Like any report, this is just a synopsis of what we’re seeing in logo design. You should use this information to build on and push design forward to the next level. It’s about evolving forward, not repeating where we’ve been.
Even when limited to the claustrophobic confines of a two-dimensional page, turning potential reality into graphic representation has never been insurmountable by a crafty pack of designers. Over the years, the traditional and signature move of any designer worth their salt has been to create a line-break when one element briefly passes beneath another. Excising a clean piece of a line from the mark just before it passed beneath another gave a visual signal of layers intermingling without one layer merging into another. And despite the appearance of this in a portfolio signaling a designer’s coming of age, replacing the gaping hole with an abrupt shadow is a much more normal course of action.
These Shadow Breaks are generally managed without slow gradation. A flat tone, a step or two deeper in value achieves everything a line break could but moves a mark one step closer to a natural representation and not just a symbolic representation of dimensional layering. This technique demands an additional tone as opposed to flat color, but that’s seldom a deal killer. I can’t imagine line breaks are ready to shuffle off the mortal design coil, but at least this fresh way of expressing hierarchy of levels will allow us to mix it up a bit. Shaking up the status quo is always worth a second consumer glance.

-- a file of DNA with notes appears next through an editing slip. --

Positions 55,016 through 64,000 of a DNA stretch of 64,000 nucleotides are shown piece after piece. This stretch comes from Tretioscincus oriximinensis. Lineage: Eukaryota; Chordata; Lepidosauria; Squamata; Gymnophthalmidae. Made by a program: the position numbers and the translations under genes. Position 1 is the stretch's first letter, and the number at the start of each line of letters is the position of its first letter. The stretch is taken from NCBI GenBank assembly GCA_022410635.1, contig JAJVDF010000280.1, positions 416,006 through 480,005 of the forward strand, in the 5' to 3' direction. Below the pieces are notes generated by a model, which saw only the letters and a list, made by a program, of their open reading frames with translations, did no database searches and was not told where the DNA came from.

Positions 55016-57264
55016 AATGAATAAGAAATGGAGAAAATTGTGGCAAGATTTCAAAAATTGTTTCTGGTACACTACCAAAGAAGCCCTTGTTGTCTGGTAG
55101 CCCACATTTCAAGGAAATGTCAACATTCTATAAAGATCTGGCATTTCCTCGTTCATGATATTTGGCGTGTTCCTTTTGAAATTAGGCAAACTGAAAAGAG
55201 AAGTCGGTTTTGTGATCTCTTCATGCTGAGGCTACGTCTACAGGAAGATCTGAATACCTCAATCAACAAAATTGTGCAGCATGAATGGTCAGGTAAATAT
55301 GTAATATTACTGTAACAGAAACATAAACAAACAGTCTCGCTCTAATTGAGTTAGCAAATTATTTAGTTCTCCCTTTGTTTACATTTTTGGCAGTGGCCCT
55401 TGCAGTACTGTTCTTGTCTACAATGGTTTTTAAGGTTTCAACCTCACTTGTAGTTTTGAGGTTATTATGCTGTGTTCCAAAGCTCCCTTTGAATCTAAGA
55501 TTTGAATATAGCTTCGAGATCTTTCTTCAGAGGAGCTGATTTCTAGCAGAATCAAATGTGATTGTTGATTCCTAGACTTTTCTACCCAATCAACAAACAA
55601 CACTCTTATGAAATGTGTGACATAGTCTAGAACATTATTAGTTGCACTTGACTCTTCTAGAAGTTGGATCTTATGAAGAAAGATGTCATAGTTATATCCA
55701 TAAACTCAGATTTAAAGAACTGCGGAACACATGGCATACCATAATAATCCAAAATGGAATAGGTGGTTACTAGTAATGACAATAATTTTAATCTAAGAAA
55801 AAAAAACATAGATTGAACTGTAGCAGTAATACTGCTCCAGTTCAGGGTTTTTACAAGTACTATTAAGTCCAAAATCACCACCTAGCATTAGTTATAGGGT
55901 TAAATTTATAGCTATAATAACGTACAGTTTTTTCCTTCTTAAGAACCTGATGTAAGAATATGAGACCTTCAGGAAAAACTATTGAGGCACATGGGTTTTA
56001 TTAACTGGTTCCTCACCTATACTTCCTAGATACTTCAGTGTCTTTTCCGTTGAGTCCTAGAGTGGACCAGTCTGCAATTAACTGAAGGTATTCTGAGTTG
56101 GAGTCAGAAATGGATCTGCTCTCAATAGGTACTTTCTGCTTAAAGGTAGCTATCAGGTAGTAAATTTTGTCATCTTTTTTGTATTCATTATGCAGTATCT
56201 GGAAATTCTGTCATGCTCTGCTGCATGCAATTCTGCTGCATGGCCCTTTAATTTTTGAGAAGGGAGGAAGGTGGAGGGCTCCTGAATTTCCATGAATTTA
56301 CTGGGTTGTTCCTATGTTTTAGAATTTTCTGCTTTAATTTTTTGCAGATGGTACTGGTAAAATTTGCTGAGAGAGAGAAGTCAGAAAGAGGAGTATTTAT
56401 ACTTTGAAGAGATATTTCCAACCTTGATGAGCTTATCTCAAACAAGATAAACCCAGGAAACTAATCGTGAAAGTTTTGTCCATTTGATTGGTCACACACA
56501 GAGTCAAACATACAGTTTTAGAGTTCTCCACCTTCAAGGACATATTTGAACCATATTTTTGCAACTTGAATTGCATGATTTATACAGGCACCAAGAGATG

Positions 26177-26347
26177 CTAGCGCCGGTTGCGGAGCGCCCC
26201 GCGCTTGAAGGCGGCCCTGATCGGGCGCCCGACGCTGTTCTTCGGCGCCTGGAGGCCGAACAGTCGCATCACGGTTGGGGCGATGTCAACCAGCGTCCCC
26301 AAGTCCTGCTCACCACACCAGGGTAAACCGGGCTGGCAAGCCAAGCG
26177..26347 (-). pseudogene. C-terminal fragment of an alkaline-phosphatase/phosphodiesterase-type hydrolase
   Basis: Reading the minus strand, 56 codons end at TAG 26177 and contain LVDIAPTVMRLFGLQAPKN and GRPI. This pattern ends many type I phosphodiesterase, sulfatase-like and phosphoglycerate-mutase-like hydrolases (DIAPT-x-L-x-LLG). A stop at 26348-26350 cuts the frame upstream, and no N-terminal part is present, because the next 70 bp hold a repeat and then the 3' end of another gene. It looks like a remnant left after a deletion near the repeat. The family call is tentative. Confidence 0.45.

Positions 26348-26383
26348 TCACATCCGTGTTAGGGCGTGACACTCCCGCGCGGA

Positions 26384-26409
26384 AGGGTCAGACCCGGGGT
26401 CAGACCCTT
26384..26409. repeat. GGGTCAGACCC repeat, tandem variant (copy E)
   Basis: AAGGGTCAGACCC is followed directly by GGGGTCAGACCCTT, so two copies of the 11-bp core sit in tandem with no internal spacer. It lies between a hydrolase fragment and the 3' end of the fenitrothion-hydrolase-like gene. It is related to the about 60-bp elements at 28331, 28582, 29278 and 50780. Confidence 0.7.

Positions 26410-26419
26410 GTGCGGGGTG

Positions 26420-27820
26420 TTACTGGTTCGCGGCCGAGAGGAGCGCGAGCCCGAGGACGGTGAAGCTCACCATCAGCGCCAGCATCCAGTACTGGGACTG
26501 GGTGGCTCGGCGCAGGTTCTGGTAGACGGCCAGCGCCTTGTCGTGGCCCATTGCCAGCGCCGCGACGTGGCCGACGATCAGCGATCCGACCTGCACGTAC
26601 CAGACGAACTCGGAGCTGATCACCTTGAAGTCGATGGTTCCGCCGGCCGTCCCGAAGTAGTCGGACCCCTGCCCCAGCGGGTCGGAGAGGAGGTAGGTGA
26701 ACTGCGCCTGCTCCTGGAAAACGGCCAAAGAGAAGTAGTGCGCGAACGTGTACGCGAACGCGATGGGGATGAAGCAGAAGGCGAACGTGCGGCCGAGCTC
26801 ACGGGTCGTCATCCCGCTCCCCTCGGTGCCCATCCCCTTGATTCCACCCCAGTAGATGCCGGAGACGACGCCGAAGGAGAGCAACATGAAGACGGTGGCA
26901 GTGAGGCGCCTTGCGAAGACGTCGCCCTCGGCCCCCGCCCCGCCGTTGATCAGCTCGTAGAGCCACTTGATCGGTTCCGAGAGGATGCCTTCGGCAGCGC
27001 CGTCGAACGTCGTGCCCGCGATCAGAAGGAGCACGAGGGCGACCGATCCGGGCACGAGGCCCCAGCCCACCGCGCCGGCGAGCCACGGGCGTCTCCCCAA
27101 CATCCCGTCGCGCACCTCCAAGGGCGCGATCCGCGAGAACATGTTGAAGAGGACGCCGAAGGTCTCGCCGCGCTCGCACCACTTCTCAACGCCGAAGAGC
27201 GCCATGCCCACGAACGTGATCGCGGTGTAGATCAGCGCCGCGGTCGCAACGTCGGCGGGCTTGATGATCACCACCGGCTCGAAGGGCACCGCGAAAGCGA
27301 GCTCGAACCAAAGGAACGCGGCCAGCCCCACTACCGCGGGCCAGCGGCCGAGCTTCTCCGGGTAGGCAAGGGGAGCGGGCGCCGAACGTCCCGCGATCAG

Watch these marks, as they seem to rise out of a deep fog to expose themselves to the public. Whether in the process of coming or going, the viewer can be assured there is transition afoot. These marks are defined by gradient that takes an image and slowly allows it to sink into the page as it brakes from 100 to zero. Though it’s easy to imagine these living against a black or colored background, there is a freshness that seems to make white the field of choice. This lightness signals new beginnings and virgin opportunities and offers up an ideal sense of place.
These gradual fades only work if the designer is willing to reveal enough of the design bones to allow the consumer to complete the missing picture. This mark for Be! Five Branding, composed of a series of five sequentially vanishing circles, works because even the quarter circle alludes to enough of its former self. Even letterforms let themselves get caught early enough in a vanishing act to be fully identified. I note the circular marks remind me a bit of the “loading” animations that rotate onscreen. Not sure that’s a smart device to associate with an identity. My encounters with these usually leave me wondering if I’m committed enough to the promised forthcoming content to stick it out or click off.